Has Will Castor become an artificial intelligence with an appetite for power or a digitized human consciousness with the ability to love and reason morally? Transcendence (2014) examines several deep questions about what it means to be human, what the benefits and dangers of an increasingly technological existence might be, and how mankind might react when faced with a power so far beyond its understanding that it might as well be considered a god.
The soundtrack for Transcendence by Mychael Danna is much more abstract than our more recent movies, setting a very powerful theme and flavor, but not leaving anything behind that you could just hum. Overall, it really added to the flavor of the movie and helped set the mood—mission accomplished.
Transcendence faithfully touches on all the main themes of the standard artificial intelligence movie, but brings some interest twists to the screen with it. Transcendence is almost completely lacking in clearly moral black and white (though the movie sets are heavy with it), and the creators leave the decisions of who is right and who is wrong to the viewer. Even then, you might find that you change your mind all the way up to the last moments of the movie.
We were in agreement that the actors brought a considerable wealth of talent to Transcendence, making the viewer question even the roles that are traditionally thought of as “bad guys.” Eve was pleased with the performance of Kate Mara as the leader of the terrorist group “Revolutionary Independence From Technology” (R.I.F.T.). Tim is dangerously envious of Johnny Depp, and claims not to be a fan, though the verdict is likely still out about that. Both of us were disturbed by the casting of the FBI agent (Cillian Murphy of Scarecrow fame from The Dark Knight).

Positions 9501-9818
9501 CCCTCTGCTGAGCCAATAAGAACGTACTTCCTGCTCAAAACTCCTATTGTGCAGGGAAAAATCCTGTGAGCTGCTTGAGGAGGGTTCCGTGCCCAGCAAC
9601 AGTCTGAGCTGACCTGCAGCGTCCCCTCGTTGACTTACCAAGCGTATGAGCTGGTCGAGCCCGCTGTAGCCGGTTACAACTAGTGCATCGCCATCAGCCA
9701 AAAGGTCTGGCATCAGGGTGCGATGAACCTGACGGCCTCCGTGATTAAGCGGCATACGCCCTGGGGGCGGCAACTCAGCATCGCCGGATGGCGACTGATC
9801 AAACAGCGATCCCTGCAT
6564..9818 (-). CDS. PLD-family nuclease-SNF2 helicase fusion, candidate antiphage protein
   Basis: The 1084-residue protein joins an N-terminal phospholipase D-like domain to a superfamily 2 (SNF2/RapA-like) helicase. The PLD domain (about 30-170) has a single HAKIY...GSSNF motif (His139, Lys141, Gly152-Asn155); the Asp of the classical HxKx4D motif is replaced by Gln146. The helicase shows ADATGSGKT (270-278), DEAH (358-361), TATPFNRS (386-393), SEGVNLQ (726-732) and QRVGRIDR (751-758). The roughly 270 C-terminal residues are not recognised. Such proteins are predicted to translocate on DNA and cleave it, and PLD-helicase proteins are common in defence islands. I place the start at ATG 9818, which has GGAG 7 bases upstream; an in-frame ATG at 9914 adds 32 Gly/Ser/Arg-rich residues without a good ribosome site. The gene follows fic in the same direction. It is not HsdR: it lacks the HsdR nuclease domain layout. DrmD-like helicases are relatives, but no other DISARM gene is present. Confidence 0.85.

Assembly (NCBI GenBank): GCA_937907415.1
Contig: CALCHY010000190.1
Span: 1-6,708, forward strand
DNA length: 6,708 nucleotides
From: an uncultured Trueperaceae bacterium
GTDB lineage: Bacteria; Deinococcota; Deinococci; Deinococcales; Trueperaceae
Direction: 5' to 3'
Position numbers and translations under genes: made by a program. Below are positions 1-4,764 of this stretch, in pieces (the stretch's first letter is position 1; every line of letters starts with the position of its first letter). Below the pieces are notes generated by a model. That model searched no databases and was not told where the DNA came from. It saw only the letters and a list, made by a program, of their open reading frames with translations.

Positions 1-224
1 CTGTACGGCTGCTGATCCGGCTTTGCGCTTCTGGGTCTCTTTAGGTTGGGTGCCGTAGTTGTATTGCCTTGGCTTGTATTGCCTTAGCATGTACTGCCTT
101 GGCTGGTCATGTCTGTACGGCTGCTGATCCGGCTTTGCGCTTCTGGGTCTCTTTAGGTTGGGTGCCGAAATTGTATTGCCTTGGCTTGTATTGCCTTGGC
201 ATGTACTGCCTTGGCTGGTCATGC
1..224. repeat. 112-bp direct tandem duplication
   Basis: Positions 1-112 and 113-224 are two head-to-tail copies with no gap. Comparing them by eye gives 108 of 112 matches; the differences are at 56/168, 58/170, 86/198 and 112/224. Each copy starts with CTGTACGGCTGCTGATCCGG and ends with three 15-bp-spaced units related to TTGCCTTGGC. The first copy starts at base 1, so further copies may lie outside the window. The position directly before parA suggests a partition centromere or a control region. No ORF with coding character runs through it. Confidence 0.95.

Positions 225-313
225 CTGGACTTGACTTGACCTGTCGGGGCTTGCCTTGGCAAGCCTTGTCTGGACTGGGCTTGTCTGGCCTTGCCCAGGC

We were also a bit bothered by some of the technical fallacies, but a little suspension of disbelieve goes a long way and allows the message core of the movie to shine through. While Eve considered the romance between Evelyn and Will (in his various iterations) to be among the strongest stories, Tim felt the romance was secondary to the cautionary tale.
Transcendence has some elements that make it unsuitable for some families, and we heartily encourage you to check out the great review of Transcendence at PluggedIn.com. As always, they did a great job reviewing the movie as a whole and the elements that some might find objectionable.
Technology: Its promise and its peril
One of the most pressing concepts of Transcendence is the understanding of right and wrong, and what is and is not ethical. While artificial intelligence is debated on the level of proving self-awareness, the movie puts forth the dilemma of a machine’s inability to understand right from wrong. Most of the characters seem oblivious to the fact that even the humans are unable to settle on ethical definitions. While this is apparent in the decisions of the R.I.F.T. terrorists, it appears to be just as clear in the morality of the scientists.
While R.I.F.T. is too quick to accuse men of science of a certain level of blindness, in the real world the tendency of the masses to take scientists as unbiased authorities on truth poses a great peril. Scientists seem to take their intelligence and higher education as a license to pass judgment and instruct others in the ideas of right and wrong. However, they are very finite in their understanding of the world, no matter their education, and can’t even come close to God.
The fear of the Lord is the beginning of knowledge, but fools despise wisdom and instruction. (Proverbs 1:7)
Like fire or a hammer, technology is a tool; it is not inherently good or evil. Transcendence seems to do a respectable job showing that technology is not evil, but is a tool that both the good and the bad can use with equal ability. And just like anything else we as Christians are call to do, we are to use it for the glory of God:
So, whether you eat or drink, or whatever you do, do all to the glory of God. (1 Corinthians [10:31])
Whatever you do, work heartily, as for the Lord and not for men, knowing that from the Lord you will receive the inheritance as your reward. You are serving the Lord Christ. (Colossians [3:23]-24)
“All things are lawful for me,” but not all things are helpful. “All things are lawful for me,” but I will not be dominated by anything. (1 Corinthians [6:12])